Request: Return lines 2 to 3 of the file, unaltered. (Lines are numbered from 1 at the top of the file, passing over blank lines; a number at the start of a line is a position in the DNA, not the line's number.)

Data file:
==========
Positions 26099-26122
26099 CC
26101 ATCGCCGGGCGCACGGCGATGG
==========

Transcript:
26099 CC
26101 ATCGCCGGGCGCACGGCGATGG